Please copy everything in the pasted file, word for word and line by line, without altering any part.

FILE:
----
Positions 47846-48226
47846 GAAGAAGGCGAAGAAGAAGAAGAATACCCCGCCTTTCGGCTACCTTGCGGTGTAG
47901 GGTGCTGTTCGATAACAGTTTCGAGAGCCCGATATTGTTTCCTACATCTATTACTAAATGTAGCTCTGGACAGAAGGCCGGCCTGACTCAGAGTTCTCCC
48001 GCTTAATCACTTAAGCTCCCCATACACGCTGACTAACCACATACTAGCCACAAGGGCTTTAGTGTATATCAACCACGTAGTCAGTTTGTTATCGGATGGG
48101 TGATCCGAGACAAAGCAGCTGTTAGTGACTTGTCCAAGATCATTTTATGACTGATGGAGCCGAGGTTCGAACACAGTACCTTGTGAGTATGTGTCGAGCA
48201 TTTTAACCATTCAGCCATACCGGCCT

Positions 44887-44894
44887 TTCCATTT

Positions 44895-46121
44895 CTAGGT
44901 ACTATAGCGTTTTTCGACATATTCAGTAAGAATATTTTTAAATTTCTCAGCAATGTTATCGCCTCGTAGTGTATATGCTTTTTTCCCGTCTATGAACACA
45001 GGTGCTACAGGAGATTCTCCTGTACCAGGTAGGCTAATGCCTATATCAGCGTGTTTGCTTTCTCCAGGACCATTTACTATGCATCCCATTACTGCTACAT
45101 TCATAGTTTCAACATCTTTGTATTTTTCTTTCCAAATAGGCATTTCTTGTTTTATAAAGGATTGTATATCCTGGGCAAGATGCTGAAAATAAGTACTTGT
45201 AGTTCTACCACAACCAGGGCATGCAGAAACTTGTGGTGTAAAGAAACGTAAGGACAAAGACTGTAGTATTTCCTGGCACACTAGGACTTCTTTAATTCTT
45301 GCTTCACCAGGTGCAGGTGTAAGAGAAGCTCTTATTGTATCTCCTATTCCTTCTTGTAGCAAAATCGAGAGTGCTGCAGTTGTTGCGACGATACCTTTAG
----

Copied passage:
Positions 47846-48226
47846 GAAGAAGGCGAAGAAGAAGAAGAATACCCCGCCTTTCGGCTACCTTGCGGTGTAG
47901 GGTGCTGTTCGATAACAGTTTCGAGAGCCCGATATTGTTTCCTACATCTATTACTAAATGTAGCTCTGGACAGAAGGCCGGCCTGACTCAGAGTTCTCCC
48001 GCTTAATCACTTAAGCTCCCCATACACGCTGACTAACCACATACTAGCCACAAGGGCTTTAGTGTATATCAACCACGTAGTCAGTTTGTTATCGGATGGG
48101 TGATCCGAGACAAAGCAGCTGTTAGTGACTTGTCCAAGATCATTTTATGACTGATGGAGCCGAGGTTCGAACACAGTACCTTGTGAGTATGTGTCGAGCA
48201 TTTTAACCATTCAGCCATACCGGCCT

Positions 44887-44894
44887 TTCCATTT

Positions 44895-46121
44895 CTAGGT
44901 ACTATAGCGTTTTTCGACATATTCAGTAAGAATATTTTTAAATTTCTCAGCAATGTTATCGCCTCGTAGTGTATATGCTTTTTTCCCGTCTATGAACACA
45001 GGTGCTACAGGAGATTCTCCTGTACCAGGTAGGCTAATGCCTATATCAGCGTGTTTGCTTTCTCCAGGACCATTTACTATGCATCCCATTACTGCTACAT
45101 TCATAGTTTCAACATCTTTGTATTTTTCTTTCCAAATAGGCATTTCTTGTTTTATAAAGGATTGTATATCCTGGGCAAGATGCTGAAAATAAGTACTTGT
45201 AGTTCTACCACAACCAGGGCATGCAGAAACTTGTGGTGTAAAGAAACGTAAGGACAAAGACTGTAGTATTTCCTGGCACACTAGGACTTCTTTAATTCTT
45301 GCTTCACCAGGTGCAGGTGTAAGAGAAGCTCTTATTGTATCTCCTATTCCTTCTTGTAGCAAAATCGAGAGTGCTGCAGTTGTTGCGACGATACCTTTAG